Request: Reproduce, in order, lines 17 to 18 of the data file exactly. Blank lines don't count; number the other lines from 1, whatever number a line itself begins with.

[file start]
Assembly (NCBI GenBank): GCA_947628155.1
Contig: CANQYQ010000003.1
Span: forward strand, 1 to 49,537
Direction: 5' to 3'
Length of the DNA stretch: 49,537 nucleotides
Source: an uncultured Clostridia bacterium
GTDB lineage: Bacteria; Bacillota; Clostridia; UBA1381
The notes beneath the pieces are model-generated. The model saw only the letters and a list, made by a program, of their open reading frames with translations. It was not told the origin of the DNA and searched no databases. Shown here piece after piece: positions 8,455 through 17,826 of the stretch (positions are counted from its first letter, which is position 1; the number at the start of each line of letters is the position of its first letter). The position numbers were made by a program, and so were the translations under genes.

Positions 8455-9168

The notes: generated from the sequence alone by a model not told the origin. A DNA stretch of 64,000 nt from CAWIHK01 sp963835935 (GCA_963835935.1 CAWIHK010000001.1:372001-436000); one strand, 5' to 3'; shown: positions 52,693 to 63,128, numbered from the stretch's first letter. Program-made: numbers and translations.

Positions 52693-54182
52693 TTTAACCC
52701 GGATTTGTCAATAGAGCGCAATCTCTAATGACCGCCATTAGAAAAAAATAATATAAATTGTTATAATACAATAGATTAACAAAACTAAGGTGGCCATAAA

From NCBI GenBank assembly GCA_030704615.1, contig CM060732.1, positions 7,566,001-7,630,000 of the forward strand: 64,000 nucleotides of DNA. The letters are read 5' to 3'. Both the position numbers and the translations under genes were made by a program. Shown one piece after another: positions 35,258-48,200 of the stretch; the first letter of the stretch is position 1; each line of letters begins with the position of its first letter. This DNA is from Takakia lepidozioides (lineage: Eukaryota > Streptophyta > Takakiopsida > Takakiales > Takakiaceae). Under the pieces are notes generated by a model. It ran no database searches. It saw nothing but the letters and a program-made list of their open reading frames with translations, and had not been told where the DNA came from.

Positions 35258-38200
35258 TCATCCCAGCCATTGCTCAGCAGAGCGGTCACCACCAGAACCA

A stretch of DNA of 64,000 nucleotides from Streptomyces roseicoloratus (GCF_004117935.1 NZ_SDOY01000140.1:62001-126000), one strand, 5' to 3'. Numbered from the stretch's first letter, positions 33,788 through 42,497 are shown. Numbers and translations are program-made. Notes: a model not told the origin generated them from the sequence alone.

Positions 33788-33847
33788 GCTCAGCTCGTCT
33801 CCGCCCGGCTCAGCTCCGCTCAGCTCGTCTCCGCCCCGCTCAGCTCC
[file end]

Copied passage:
A stretch of DNA of 64,000 nucleotides from Streptomyces roseicoloratus (GCF_004117935.1 NZ_SDOY01000140.1:62001-126000), one strand, 5' to 3'. Numbered from the stretch's first letter, positions 33,788 through 42,497 are shown. Numbers and translations are program-made. Notes: a model not told the origin generated them from the sequence alone.

Positions 33788-33847